Reed Statement on House Passage of Harmful Trumpcare Bill that Would Increase Health Costs & Leave Millions of Americans Without Coverage
WASHINGTON, DC - Today, the U.S. House of Representatives narrowly approved a new Trumpcare bill that is even harsher than previous failed attempts to pass it. Republican leaders rushed the vote before the results of a non-partisan Congressional Budget Office (CBO) analysis of the bill could be made public. The CBO previously released a review of the original Trumpcare proposal, which found that it would cost an estimated 24 million Americans their health insurance in the next decade and increase out of pocket costs and deductibles across the board. The analysis also noted that insurance costs would rise for seniors and that over $600 billion would be transferred from Medicare’s trust fund to tax giveaways to those making over $250,000.
After the House voted today, U.S. Senator Jack Reed (D-RI) issued the following statement:
“First, House Republicans failed to pass a terrible Trumpcare bill. Today, they managed to pass an even worse Trumpcare bill that fails the American people.
“This bill is bad for public health. The way it treats seniors, veterans, and our most vulnerable citizens is a disgrace. It will have a detrimental impact on people in nursing homes and those who need Medicaid to help pay for long-term health needs.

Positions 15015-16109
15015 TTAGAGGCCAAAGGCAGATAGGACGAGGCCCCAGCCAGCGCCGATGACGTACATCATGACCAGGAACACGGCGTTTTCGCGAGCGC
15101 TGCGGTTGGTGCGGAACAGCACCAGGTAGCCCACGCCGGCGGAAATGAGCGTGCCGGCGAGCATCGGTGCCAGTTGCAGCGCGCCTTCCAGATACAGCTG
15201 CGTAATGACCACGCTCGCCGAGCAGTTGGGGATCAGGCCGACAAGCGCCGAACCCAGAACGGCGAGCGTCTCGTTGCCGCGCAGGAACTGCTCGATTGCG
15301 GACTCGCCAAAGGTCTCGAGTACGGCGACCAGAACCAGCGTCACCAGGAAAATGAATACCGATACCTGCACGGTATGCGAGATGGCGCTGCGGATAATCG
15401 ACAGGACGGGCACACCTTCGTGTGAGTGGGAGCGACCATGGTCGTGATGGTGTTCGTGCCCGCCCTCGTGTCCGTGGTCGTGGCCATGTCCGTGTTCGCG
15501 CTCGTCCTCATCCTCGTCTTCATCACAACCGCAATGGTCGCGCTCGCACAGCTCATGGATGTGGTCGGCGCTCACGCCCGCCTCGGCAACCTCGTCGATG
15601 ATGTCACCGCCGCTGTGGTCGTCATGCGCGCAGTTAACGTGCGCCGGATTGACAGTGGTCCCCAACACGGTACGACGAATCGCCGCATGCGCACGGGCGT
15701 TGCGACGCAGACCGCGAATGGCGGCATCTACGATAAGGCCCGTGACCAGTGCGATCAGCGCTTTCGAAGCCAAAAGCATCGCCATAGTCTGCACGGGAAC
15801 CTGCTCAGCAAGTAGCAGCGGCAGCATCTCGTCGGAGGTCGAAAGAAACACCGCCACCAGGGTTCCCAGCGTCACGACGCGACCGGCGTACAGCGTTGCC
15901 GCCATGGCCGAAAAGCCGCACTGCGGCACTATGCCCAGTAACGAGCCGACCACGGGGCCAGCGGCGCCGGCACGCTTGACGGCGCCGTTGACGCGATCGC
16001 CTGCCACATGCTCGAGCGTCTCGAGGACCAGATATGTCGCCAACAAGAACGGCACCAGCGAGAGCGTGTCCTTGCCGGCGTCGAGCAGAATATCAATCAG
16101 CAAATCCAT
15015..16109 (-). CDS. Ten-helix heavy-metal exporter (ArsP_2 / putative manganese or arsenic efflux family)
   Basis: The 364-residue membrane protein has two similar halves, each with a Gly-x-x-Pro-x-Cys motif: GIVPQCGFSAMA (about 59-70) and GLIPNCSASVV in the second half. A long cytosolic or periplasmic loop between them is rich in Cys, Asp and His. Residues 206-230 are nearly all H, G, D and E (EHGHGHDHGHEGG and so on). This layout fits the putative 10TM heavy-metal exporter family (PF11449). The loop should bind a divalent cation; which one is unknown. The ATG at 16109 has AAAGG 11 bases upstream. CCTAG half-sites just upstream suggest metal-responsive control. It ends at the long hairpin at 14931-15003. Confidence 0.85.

“It is alarming that House Republicans approved legislation knowing it would harm our economy, our health care system, and their own constituents.
“They rushed the vote to try to hide just how bad their bill is. But the fact that House Republicans sought to exempt themselves speaks volumes.
“Their Trumpcare bill shifts a greater burden onto states and working families in favor of tax cuts for the wealthy and special interests. It would deprive coverage to the most vulnerable and decimate state budgets. It will erode critical consumer protections and hurt people with pre-existing conditions. It brings us back to the days when people with pre-existing conditions were priced out of the market and the plans available didn’t actually cover basic services like maternity care.
“I will do everything I can to protect Rhode Islanders and prevent this bad bill from becoming a bad law.”